You’ve probably heard of CBD and all the potential health benefits it may provide, such as anxiety relief, pain reduction, and alleviation of cancer-related symptoms. Or maybe you’ve heard of THC, which is the cannabinoid responsible for giving users of recreational and medicinal marijuana that tell-tale high. THC and CBD are just two of over 100 cannabinoids present in cannabis. CBG, short for cannabigerol, is another much less talked-about cannabinoid. This cannabis compound may hold just as much potential as its cousin, CBD, all without the intoxicating effects of THC. Some researchers believe it holds even more potential than CBD.
CBG is the cannabinoid that is the least plentiful in cannabis plants. That’s why researchers have dubbed it the Rolls Royce of cannabinoids. Though it hasn’t been studied nearly as much as CBD or even THC, the studies that have been conducted so far have been promising. Here are some of the potential benefits of CBG that researchers have been exploring.
Researchers believe that CBG may reduce intraocular pressure. A review published in 2008 looked closely at cannabinoids and how they may be effective in treating glaucoma. The review concluded that the presence of endocannabinoid receptors in the eye are the reason these compounds may be effective at treating intraocular pressure. Of course, more studies need to be done to determine ways to improve the bioavailability of cannabinoids as well as limit any potential side effects.
Inflammation and oxidative stress play a role in many modern ailments, must importantly neurodegeneration. A study published in 1992 looked at CBG and its ability to fight both inflammation and oxidative stress in addition to its potential neuroprotective effects. Researchers found that CBG exerted a protective action in an in vitro neuroinflammation model.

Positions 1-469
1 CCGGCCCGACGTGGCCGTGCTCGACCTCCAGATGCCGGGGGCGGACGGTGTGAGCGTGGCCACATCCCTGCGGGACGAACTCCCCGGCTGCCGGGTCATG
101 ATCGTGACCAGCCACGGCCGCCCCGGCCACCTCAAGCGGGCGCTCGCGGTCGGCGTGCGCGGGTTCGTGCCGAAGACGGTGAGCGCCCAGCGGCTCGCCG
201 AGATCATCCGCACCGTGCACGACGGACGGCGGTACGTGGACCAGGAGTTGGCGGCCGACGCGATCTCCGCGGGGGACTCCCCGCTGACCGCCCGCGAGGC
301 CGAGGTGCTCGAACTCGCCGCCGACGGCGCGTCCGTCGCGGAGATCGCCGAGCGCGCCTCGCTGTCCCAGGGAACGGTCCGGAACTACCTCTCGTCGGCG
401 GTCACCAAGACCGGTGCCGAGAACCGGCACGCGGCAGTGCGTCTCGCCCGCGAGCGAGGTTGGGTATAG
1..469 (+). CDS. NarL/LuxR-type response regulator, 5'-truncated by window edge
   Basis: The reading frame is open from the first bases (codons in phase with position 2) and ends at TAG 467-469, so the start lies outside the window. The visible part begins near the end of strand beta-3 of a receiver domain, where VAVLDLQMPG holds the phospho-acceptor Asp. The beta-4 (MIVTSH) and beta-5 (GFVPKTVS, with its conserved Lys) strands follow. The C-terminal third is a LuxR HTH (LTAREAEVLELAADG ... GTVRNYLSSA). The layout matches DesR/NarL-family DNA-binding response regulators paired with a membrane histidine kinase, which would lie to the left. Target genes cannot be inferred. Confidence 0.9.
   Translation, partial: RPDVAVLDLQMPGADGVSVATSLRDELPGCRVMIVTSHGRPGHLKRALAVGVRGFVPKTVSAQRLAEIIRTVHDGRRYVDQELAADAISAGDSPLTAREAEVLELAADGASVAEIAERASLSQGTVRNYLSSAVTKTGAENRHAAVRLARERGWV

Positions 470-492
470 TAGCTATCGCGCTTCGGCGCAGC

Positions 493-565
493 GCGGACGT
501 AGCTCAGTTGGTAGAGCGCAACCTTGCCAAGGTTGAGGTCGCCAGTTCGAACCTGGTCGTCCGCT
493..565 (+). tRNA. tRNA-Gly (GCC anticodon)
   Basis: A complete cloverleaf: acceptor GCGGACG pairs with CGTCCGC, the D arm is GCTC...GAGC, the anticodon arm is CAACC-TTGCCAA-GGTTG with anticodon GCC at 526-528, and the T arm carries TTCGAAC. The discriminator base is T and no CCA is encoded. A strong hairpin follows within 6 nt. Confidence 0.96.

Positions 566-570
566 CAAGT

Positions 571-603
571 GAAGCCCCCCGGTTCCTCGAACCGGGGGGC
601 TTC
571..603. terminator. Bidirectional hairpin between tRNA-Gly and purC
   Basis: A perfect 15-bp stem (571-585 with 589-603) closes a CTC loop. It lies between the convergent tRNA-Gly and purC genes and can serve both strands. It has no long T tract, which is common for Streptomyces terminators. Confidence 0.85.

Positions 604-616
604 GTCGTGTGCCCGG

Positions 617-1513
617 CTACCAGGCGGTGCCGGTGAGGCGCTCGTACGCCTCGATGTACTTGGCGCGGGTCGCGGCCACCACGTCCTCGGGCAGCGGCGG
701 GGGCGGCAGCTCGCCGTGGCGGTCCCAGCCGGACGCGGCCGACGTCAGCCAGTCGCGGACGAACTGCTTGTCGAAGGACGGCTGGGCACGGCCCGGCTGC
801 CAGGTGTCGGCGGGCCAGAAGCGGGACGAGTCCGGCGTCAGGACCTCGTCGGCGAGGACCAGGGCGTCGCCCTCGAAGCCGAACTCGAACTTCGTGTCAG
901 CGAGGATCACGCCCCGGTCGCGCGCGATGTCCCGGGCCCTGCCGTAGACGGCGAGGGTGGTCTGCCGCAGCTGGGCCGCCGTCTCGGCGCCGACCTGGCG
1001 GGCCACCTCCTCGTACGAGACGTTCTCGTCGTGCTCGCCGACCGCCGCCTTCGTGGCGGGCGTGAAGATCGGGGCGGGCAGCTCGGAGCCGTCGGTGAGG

Of course, science has come a long way since 1992. A more recent study in 2013 studied the effects of CBG on inflammatory bowel disease (IBD) in mice. Researchers found that not only was CBG able to reduce inflammation and oxidative stress, but it also reduced the colon weight to colon length ratio and inhibited nitric oxide production, two main factors of the disease.
The authors of a review published in 2008 remarked that CBG may hold more potent analgesic effects than THC. It also exhibits GABA uptake inhibition to a greater extent than THC or CBD. GABA is a neurotransmitter in the brain responsible for relieving pain, in addition to stabilizing mood, relieving anxiety, and much more.
Killing Drug-Resistant Bacteria
Drug-resistant bacteria cannot be treated with typical antibacterial medication, such as penicillin. For example, Staphylococcus aureus (MRSA) can cause untreatable staph infections. In 2008, a study published in the Journal of Natural Products found that CBG is a powerful antibacterial agent. In fact, the study found it to be especially effective against drug-resistant Staphylococcus aureus.
CBG may also be able to reduce the growth of cancer cells. A 2019 review looked at how each of the cannabinoids affected cancer cells. Researchers found that CBG is a potent antagonist of TRPM8, a receptor in the endocannabinoid system, closing the TRPM8 channel and decreasing cell viability.
Another study, published in 2014, found that CBG inhibited colon cancer in rats. Similar to the study mentioned above, researchers also concluded that cancer cells were inhibited in the colon by CBG’s ability to block the TRPM8 channel.
Many patients with cancer or those who are undergoing chemotherapy find it difficult to eat enough to keep up their strength. CCG may be able to stimulate the appetite, causing minimized risk of muscle loss. A 2016 study found that CBG acted as an appetite stimulant in rats. In fact, CBG more than doubled total food intake and increased the number of meals consumed. Plus, it was well-tolerated by the rats.
Treating Huntington’s Disease
CBG was also studied for its potential ability to treat Huntington’s disease. A 2015 study found that CBG acted as such a powerful neuroprotective that it was able to fight Huntington’s disease in two in vivo models. It was found to improve motor deficits and preserve striatal neurons against 3NP toxicity. Additionally, CBG improved the levels of antioxidant defenses that the body naturally produces to fight off illness and disease.
CBG holds a lot of potential. Of course, more studies need to be completed on its potential health benefits before it can be considered as a potential treatment for these ailments. As more research is conducted and cannabis cultivators look for more ways to isolate this compound, you’ll start to hear more and more about CBG, the Rolls Royce of cannabinoids.